After a technology is transplanted from a foreign country, development occurs in stages: (1) proper operation, (2) proper maintenance, (3) partial improvements, (4) total improvement in design (new invention), and (5) manufacture of plant and equipment to produce the newly invented process or product. When native technicians and engineers attain one of the stages totally on their own, the next stage becomes, logically, easier to reach.

Thus, the following questions were important to the JE Project: (1) Is the postulated theory of stages supported by a century of Japanese experience? (2) What role did the foreign engineer play vis-a-vis the native? (3) What is the real character of "copycat" in Japan? Were technicians and engineers simply copying or doing something more complex? (4) How were partial improvements visualized; what were the salient features of those improvements and were they merely linear upgrades of imported technology? (5) How were skilled workers, technicians, and engineers educated and trained? (6) What was the role of the supporting institutions -- government (national and local), management, special financial institutions peculiar to late-comers, and general trading companies?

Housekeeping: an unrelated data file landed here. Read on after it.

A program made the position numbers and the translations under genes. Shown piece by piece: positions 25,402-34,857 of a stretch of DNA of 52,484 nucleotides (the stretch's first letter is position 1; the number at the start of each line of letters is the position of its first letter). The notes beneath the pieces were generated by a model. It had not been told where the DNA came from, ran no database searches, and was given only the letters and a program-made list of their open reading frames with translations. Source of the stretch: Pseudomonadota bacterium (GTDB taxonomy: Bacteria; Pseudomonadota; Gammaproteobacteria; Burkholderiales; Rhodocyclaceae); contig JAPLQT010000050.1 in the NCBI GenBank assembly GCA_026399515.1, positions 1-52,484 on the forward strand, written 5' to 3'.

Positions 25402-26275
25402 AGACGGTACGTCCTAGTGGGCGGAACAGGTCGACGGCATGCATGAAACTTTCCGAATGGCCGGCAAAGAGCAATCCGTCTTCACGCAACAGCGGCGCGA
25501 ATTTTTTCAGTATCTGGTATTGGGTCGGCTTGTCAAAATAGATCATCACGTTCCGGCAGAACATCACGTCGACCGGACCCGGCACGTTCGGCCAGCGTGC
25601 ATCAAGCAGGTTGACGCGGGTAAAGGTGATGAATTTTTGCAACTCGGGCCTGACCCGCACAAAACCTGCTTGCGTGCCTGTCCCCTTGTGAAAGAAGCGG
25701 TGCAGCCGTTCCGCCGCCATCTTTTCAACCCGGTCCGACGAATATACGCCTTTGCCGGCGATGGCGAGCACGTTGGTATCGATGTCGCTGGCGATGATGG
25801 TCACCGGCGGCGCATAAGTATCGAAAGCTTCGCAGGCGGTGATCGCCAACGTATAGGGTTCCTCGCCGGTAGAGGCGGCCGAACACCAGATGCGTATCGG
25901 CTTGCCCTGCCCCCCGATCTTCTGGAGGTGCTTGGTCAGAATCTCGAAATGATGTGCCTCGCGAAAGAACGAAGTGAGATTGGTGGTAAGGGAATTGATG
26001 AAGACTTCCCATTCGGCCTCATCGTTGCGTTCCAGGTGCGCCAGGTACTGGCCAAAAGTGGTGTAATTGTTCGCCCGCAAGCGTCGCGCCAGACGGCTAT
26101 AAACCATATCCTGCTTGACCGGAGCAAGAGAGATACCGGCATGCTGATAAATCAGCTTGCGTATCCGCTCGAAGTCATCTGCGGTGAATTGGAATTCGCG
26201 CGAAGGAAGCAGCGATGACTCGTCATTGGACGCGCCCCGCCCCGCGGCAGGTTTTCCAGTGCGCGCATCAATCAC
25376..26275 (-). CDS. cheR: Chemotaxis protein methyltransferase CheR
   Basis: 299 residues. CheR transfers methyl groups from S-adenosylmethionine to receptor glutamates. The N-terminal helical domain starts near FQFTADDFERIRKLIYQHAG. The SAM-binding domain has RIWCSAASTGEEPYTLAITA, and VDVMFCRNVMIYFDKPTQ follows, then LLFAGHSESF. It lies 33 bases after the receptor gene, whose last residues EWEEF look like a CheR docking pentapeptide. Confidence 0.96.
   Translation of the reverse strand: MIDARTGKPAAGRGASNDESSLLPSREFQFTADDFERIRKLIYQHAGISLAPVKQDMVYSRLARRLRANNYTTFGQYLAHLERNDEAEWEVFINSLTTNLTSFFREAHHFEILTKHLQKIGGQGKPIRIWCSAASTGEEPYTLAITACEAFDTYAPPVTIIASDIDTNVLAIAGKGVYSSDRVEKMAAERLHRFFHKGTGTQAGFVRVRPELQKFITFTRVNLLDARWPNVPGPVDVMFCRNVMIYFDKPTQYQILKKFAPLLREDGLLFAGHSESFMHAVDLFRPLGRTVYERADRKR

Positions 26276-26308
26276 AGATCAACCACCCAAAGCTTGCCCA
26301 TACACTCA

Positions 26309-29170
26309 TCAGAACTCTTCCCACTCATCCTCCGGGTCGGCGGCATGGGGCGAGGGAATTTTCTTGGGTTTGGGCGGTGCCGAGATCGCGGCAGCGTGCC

3.1. General

As mentioned in section 2, we set out to tackle a wide range of issues. Such an effort requires a multidisciplinary approach as well as an attempt to analyse our own historical experience as researchers who are citizens of a particular nation.

We were able to fully use research literature published in Japanese and foreign languages, but found much to be of little help in solving the immediate problems, problems rather novel to the Japanese scholar. To find better solutions, we realized the need to organize study groups that could find new approaches.

To clarify what "the Japanese experience" is, we asked the study groups to approach the problem by examining individual industrial sectors. Only a few sectors were selected; the selection was based on the relevance those sectors have to the problems encountered by the developing countries today.

We expected this approach to be more effective than asking scholars to directly study problems we had posed. That expectation was subsequently borne out. The reason we thought this would be the case was that the scholars were, in general, little conversant with the problems faced by the developing countries.

Our judgements in regard to technology are further reasons for adopting the methodology used.

Up to now, most theories of technology transfer and development have considered technology as merely an intermediary between resources and capital. Those theories have tended to be optimistic about the effects of technology transfer on development and have failed to give proper attention to its impact on politics and society.

We were critical of the work done previously and felt a need for a sharp distinction between technology suited to basic national needs and technology suited to basic human needs.